Last week, Scottish Parliament voted unanimously to grant free, universal access to menstrual products in public facilities as reported by CNN. They will be the first country to do so.
The new Period Products bill include free access to tampons and pads in public buildings, schools, libraries and recreational centers. The bill required a 8.7 million euro investment by 2022. According to survey from Plan International UK, one in 10 girls in the UK struggle to afford menstrual products. CNN also reported 20% of women in Scotland live in poverty.
Lawmakers had been supporting the bill as well as women’s organizations and trade unions. This milestone spreads hope that other countries around the world will follow suit in the same direction. The US, women struggle with the pink tax, being charged more for self-care products, clothes and service based on gender.
In 2018, there was an attempt to combat the pink tax by Rep. Jackie Speier to ensure that products “substantially similar” to each other but serviced to different genders are not priced differently. The bill failed to get passed but the following year 22 states made an attempt to reboot their own period tax repealing laws, none of which became law.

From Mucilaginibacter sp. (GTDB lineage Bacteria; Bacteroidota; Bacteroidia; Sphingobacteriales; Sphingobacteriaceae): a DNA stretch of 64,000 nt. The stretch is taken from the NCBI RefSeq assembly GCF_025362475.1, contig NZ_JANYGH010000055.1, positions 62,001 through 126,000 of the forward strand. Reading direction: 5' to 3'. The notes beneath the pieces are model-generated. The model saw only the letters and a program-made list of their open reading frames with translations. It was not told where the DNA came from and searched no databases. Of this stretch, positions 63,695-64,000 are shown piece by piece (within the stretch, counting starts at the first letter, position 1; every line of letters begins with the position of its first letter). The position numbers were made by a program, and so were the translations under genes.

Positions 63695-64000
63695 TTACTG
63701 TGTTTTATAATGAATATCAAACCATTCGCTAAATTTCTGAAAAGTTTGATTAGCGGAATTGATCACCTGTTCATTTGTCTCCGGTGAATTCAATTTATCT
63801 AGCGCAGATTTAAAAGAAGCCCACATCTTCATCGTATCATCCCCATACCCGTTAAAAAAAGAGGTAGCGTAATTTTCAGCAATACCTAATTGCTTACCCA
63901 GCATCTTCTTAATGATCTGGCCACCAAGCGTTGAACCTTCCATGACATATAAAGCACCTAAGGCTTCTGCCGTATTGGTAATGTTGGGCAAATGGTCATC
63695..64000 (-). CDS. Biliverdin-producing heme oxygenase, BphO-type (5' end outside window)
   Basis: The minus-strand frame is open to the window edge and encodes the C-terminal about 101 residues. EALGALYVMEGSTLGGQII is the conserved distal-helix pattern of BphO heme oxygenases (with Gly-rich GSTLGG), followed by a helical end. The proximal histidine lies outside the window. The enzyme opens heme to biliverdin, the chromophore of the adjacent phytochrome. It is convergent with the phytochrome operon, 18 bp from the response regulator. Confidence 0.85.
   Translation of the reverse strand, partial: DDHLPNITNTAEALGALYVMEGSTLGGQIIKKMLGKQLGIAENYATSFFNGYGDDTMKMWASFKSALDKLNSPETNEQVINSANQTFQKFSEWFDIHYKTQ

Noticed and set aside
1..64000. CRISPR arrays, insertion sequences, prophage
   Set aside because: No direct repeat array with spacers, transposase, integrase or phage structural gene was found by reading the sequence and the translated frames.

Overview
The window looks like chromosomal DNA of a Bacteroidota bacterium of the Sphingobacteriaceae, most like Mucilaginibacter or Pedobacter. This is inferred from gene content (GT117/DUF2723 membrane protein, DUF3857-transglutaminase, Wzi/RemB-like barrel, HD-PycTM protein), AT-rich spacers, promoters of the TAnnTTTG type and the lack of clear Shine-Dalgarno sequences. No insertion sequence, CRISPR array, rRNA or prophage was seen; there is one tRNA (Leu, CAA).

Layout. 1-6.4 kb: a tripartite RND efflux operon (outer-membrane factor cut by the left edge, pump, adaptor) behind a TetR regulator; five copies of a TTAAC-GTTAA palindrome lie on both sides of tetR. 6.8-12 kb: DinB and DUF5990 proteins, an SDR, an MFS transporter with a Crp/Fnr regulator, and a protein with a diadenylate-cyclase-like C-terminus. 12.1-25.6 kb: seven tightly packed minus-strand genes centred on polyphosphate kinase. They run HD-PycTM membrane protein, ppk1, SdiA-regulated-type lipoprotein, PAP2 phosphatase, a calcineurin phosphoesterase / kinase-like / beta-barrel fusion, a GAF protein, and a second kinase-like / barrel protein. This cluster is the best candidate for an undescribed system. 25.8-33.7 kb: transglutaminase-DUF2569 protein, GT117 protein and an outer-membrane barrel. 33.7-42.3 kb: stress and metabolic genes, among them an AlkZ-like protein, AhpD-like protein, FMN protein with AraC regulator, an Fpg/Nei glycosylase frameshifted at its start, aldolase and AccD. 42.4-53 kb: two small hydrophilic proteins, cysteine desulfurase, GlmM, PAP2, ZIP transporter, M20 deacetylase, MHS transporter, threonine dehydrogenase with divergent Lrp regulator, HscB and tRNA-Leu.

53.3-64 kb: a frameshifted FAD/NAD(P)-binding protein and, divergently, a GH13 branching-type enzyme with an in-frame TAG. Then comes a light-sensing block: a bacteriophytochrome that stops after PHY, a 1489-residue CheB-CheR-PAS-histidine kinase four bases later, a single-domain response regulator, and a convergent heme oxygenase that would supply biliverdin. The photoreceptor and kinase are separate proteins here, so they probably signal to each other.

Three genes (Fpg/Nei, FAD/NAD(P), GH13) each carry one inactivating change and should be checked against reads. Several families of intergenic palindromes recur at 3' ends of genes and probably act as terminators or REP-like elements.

Tampons and pads in the US are not protected under non-luxury exemptions. The New York Times reported 35 states to tax menstrual items. So far only nine states including New York and New Jersey have outlawed tampon taxes, according to NPR. Women still pay significantly more for products. Personal care products are 13% more expensive, clothing is 8% and toys and accessories 7%. The difference in price between men and women’s under is 29%.
Menstrual products should be considered first when deciding to repeal the pink tax. Women do not choose to have periods. On often occasion, it is a pain to pay by coin for a public bathroom pad or tampon when one has a surprise period visit. As much as women are judged and teased for period stains and “keeping clean,” consumerism has not made the ability to keep tampons stocked an easy task. About 21.4 million women in the US live in poverty.
If those women have daughters, they have to pay twice or three times the pink tax to support their menstrual needs. On top of that, women are supposed to visit gynecologists or OBGYN’s regularly for check ups which can be a challenge without healthcare. Many women also struggle with cervical conditions or fibroids which require treatments through either surgery or prescribed medications.
Other countries in England such as New Zealand are taking strides to make menstrual products available and free. As it seems the states will slowly come together to make legislature prohibiting gender discrimination through product selling, lawmakers are now more worried about COVID-19 and the economic crisis, pushing the pink tax father down the agenda.
Featured image by Tama66 on Pixabay
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